Nicely written article and one that addresses the likely perspective of a product-oriented organization. Fundamentally they have interest in cultivating relationships with larger vendors which inherently increases the possibility (at least) of expanding the channel.
Thanks, and yes, correct, though I’d have to say it is from the perspective of a market-driven product organization. i.e. the clash between an overall market focus for products vs. a deal-driven partner/customer focus is the crux of the problem. As I mentioned in my comment to Mike Sabat:
In a sales driven company, product follows the transaction. i.e. the company builds the product to fulfill the transaction criteria.
In a market driven company, which is where Product Management looks at overall market needs (and not strictly at individual customer needs), the transaction follows the product. i.e. the company sells what is built with little or no modification.
While sales-driven and market-driven may not sound like they are too far apart, they are almost complete opposites when thought of from an operational perspective. But I digress.
My perspective on business development however is derived from the vantage point of a systems integrator, where there are significant differences between services and product. As someone who has spent over 20 years within federal business development, the term implies an understanding of all aspects of winning business.
Companies that sell services, or sell products which include services, are almost always transaction-oriented, and therefore sales driven. I can sell you my generic product, but also sell you services to customize the product for you in some way. As soon as the services component comes in, even if the service is simply to help someone choose a product, the particular needs of the individual customer drive the activity.
In aggregate therefore, business development experts within the federal marketplace should have all those aforementioned qualities to be successful. Suffice it to say because of the level of comprehensive knowledge required, their expertise is always welcomed. Hope that helps. Jim.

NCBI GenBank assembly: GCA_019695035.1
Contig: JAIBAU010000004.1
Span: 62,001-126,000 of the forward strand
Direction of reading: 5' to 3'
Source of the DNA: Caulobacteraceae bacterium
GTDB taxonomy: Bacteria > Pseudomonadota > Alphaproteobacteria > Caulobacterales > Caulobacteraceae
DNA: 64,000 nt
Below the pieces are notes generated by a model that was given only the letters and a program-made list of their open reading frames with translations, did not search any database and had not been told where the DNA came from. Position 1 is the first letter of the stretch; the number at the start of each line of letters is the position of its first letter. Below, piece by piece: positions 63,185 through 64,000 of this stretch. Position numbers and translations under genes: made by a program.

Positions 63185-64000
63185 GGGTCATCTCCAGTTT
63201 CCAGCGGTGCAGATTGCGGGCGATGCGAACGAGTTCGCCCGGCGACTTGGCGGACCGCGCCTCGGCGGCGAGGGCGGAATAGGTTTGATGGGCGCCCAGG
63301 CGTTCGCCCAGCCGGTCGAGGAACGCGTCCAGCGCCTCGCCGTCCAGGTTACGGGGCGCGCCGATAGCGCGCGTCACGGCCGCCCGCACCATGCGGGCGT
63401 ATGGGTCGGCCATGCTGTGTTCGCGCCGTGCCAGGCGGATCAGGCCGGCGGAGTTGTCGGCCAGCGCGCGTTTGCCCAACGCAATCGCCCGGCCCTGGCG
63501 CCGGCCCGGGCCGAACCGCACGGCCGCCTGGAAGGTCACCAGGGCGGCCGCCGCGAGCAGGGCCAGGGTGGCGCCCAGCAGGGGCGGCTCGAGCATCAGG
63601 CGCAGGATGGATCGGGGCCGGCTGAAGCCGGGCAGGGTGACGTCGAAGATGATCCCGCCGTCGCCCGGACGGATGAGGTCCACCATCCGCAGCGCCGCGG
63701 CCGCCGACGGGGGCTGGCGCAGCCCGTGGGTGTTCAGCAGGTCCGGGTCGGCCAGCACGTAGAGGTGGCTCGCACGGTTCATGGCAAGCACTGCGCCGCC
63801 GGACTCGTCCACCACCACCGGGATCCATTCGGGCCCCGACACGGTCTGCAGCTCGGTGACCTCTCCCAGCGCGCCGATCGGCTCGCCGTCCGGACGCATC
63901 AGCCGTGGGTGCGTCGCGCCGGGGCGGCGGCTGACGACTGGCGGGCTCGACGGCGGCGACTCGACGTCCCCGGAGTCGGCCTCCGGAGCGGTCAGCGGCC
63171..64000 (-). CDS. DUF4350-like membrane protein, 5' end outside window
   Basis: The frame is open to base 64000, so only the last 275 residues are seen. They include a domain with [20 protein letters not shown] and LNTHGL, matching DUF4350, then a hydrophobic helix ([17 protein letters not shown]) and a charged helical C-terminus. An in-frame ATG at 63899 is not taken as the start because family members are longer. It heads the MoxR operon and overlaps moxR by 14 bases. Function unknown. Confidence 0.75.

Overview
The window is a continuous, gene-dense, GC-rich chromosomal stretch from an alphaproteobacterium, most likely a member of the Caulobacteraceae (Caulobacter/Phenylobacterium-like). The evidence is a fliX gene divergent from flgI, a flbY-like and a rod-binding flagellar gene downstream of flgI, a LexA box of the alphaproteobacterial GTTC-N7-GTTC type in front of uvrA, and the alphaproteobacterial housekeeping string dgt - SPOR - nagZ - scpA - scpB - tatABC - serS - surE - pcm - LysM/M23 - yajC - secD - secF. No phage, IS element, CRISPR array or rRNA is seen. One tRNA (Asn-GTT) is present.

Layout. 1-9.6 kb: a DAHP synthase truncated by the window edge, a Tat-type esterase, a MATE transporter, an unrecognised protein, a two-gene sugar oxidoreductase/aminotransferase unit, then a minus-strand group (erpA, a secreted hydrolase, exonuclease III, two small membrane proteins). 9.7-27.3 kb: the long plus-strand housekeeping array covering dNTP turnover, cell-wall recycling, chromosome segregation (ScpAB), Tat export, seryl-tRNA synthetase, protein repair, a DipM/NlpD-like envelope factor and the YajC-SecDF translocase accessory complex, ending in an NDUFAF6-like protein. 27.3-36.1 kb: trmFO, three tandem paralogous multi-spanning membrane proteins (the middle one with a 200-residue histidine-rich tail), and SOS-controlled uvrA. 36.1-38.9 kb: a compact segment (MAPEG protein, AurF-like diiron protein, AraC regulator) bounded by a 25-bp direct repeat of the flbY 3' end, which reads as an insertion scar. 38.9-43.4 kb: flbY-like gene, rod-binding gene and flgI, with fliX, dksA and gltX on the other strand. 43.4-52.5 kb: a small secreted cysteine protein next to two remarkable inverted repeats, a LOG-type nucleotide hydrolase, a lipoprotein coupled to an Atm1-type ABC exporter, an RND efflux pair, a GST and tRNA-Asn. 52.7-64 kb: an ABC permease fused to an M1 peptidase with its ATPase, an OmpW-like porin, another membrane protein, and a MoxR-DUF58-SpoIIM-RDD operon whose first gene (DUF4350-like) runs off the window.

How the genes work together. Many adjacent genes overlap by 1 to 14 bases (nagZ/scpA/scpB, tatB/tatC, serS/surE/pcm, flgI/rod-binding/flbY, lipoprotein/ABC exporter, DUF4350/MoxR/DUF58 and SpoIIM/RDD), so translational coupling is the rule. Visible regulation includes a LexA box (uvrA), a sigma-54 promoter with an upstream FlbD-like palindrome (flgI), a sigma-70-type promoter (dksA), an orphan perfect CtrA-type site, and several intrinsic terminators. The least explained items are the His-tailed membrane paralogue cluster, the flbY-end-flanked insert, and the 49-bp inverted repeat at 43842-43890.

The aforementioned qualities laid out in James’ comment are: Sales, Marketing, Capture Management, Proposal Management. What James describes is a different type of business development than what I was describing. In a product development company (vs. a services company), BizDev is usually part of of the Channels organization. It’s goal, as James mentions, is to expand the channel. But the issue that has frustrated me is the way many BizDev managers go about it.
Sales people are told to sell the current product. They can’t sell futures and they can’t make promises of future functionality, even if it is “on the roadmap”. But BizDev managers aren’t always held by these rules, even though they are fundamentally also sales people. I’ve seen too many cases where they sell futures (in the name of being strategic), and they discuss issues that are way off the roadmap — like the IBM mainframe port I mentioned previously. When this happen, serious misalignment occurs.
I have no issue with BizDev or Strategic Alliances in general. I see the need for them clearly. But I also have the responsibility as a Product Manager to do what is best for the product and the company. And much more often than not, that means saying “No” to rogue BizDev managers (and even, with some professional risk, Senior Management), when they go “off roadmap” and start looking for that “company making deal” (I’ve heard that phrase far too often) with some gargantuan organization that frankly, is going to waste a lot of our time, and is unlikely to ever close the deal from their end.